|3. Euripides, Hecuba, 466-470, 792, 798-801, 805, 807-808, 824-830, 836-845, 850-853, 870-875, 902-904, 1118-1119 (5th cent. BCE - 5th cent. BCE)
Tagged with subjects: • Agamemnon, presiding over case of Hecuba • Aphrodite, dialogue between Hecuba and Andromache in Troades not mentioning • Euripides, Hecuba • Euripides, Hecubas rhetoric in • Hecuba • Hecuba (Euripides) • retaliation, of Hecuba • revenge, of Hecuba • sacrifice, of Polyxena, in Hecuba
Found in books: Braund and Most (2004) 142; Hesk (2000) 283; Johnson (2008) 90; Liatsi (2021) 132, 133, 134; Pucci (2016) 75, 78; Steiner (2001) 51, 52, 53
466. ἢ Παλλάδος ἐν πόλει 467. τὰς καλλιδίφρους ̓Αθα- 468. ναίας ἐν κροκέῳ πέπλῳ 469. ζεύξομαι ἆρα πώλους ἐν' "470. δαιδαλέαισι ποικίλλους'" '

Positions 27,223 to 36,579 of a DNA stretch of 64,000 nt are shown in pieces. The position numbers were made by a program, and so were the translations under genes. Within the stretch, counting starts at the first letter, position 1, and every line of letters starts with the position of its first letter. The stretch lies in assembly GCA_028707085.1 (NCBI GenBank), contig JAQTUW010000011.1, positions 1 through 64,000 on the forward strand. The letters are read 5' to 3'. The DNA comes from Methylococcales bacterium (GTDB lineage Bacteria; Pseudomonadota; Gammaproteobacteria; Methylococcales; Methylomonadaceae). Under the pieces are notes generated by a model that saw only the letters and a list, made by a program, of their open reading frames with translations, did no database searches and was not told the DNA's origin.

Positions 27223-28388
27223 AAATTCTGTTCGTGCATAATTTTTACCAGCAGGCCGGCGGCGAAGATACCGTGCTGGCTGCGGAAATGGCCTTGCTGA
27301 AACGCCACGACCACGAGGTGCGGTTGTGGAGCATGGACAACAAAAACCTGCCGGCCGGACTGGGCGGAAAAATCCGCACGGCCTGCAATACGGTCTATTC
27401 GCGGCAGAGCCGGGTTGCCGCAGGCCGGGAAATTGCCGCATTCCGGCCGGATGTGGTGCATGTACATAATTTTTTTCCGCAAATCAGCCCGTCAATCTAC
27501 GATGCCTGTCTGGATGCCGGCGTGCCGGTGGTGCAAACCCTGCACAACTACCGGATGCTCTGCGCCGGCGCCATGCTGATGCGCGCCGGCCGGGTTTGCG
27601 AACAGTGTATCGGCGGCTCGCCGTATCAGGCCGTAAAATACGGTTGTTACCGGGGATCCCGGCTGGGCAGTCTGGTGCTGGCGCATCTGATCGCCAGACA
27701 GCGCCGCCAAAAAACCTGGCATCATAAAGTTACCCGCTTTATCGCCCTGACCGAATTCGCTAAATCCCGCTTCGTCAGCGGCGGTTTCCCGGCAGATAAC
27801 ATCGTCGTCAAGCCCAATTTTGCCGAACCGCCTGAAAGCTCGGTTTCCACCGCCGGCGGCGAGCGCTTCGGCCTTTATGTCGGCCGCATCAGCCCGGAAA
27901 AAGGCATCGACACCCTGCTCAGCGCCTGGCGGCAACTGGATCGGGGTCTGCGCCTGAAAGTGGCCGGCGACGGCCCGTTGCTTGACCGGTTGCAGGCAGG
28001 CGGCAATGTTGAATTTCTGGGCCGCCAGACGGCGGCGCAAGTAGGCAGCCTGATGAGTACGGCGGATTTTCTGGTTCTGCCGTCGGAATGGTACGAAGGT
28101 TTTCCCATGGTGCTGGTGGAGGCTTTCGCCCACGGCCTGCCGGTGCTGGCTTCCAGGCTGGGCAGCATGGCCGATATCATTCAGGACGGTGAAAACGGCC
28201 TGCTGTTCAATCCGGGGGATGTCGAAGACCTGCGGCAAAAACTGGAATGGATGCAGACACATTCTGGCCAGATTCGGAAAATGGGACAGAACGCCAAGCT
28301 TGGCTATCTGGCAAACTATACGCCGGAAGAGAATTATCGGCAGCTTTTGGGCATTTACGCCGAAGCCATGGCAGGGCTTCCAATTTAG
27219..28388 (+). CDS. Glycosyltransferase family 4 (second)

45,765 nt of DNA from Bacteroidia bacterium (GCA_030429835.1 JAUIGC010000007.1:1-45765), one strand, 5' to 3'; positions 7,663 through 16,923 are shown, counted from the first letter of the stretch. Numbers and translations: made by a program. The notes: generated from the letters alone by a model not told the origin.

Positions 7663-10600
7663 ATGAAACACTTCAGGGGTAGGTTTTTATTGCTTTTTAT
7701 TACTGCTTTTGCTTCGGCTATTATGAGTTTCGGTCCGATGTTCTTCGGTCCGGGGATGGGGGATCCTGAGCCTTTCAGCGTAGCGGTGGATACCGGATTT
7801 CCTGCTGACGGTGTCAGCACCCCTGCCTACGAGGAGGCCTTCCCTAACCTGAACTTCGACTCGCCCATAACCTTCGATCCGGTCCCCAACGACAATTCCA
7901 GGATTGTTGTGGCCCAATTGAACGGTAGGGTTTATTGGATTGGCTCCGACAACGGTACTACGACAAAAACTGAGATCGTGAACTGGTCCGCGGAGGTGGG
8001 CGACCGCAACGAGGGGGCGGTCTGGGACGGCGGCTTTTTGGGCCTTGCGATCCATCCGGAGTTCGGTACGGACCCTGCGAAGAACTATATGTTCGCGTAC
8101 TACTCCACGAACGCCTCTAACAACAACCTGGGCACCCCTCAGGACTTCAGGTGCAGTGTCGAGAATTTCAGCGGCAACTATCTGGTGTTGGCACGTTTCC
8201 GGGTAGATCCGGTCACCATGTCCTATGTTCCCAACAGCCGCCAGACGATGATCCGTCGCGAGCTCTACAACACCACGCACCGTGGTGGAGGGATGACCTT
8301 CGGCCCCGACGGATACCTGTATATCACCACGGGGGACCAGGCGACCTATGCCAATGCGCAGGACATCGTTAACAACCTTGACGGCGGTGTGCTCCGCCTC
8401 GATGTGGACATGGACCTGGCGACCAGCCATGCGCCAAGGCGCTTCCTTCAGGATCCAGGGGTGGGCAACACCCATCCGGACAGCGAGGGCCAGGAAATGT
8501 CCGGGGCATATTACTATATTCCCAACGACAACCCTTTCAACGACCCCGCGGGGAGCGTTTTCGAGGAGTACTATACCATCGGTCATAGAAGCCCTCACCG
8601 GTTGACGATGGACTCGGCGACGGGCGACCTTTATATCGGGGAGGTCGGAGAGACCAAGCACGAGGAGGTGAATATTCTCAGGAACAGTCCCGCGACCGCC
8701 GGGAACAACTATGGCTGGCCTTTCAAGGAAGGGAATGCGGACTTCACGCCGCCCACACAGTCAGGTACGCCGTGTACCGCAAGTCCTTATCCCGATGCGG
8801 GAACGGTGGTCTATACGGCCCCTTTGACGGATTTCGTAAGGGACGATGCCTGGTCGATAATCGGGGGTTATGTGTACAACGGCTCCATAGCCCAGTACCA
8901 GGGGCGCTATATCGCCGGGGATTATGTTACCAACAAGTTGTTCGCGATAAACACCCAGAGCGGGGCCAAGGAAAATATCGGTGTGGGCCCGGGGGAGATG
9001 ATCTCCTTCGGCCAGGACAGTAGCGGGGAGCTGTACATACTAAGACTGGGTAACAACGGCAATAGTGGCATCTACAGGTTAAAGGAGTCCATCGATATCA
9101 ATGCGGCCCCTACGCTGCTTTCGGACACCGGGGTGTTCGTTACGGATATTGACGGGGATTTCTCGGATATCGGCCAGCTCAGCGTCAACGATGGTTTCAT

792. δείσας δέδρακεν ἔργον ἀνοσιώτατον,
798. ἡμεῖς μὲν οὖν δοῦλοί τε κἀσθενεῖς ἴσως:' "799. ἀλλ' οἱ θεοὶ σθένουσι χὡ κείνων κρατῶν" '800. Νόμος: νόμῳ γὰρ τοὺς θεοὺς ἡγούμεθα' "801. καὶ ζῶμεν ἄδικα καὶ δίκαι' ὡρισμένοι:" '
805. οὐκ ἔστιν οὐδὲν τῶν ἐν ἀνθρώποις ἴσον.' "
807. οἴκτιρον ἡμᾶς, ὡς †γραφεύς† τ' ἀποσταθεὶς" "808. ἰδοῦ με κἀνάθρησον οἷ' ἔχω κακά." '
824. καὶ μήν — ἴσως μὲν τοῦ λόγου κενὸν τόδε,' "825. Κύπριν προβάλλειν: ἀλλ' ὅμως εἰρήσεται:" '826. πρὸς σοῖσι πλευροῖς παῖς ἐμὴ κοιμίζεται 827. ἡ φοιβάς, ἣν καλοῦσι Κασάνδραν Φρύγες.' "828. ποῦ τὰς φίλας δῆτ' εὐφρόνας δείξεις, ἄναξ," '829. ἢ τῶν ἐν εὐνῇ φιλτάτων ἀσπασμάτων' "830. χάριν τίν' ἕξει παῖς ἐμή, κείνης δ' ἐγώ;" '
836. εἴ μοι γένοιτο φθόγγος ἐν βραχίοσι 837. καὶ χερσὶ καὶ κόμαισι καὶ ποδῶν βάσει 838. ἢ Δαιδάλου τέχναισιν ἢ θεῶν τινος,' "839. ὡς πάνθ' ὁμαρτῇ σῶν ἔχοιντο γουνάτων" "840. κλαίοντ', ἐπισκήπτοντα παντοίους λόγους." "841. ὦ δέσποτ', ὦ μέγιστον ̔́Ελλησιν φάος," '842. πιθοῦ, παράσχες χεῖρα τῇ πρεσβύτιδι' "843. τιμωρόν, εἰ καὶ μηδέν ἐστιν, ἀλλ' ὅμως." "844. ἐσθλοῦ γὰρ ἀνδρὸς τῇ δίκῃ θ' ὑπηρετεῖν" '845. καὶ τοὺς κακοὺς δρᾶν πανταχοῦ κακῶς ἀεί.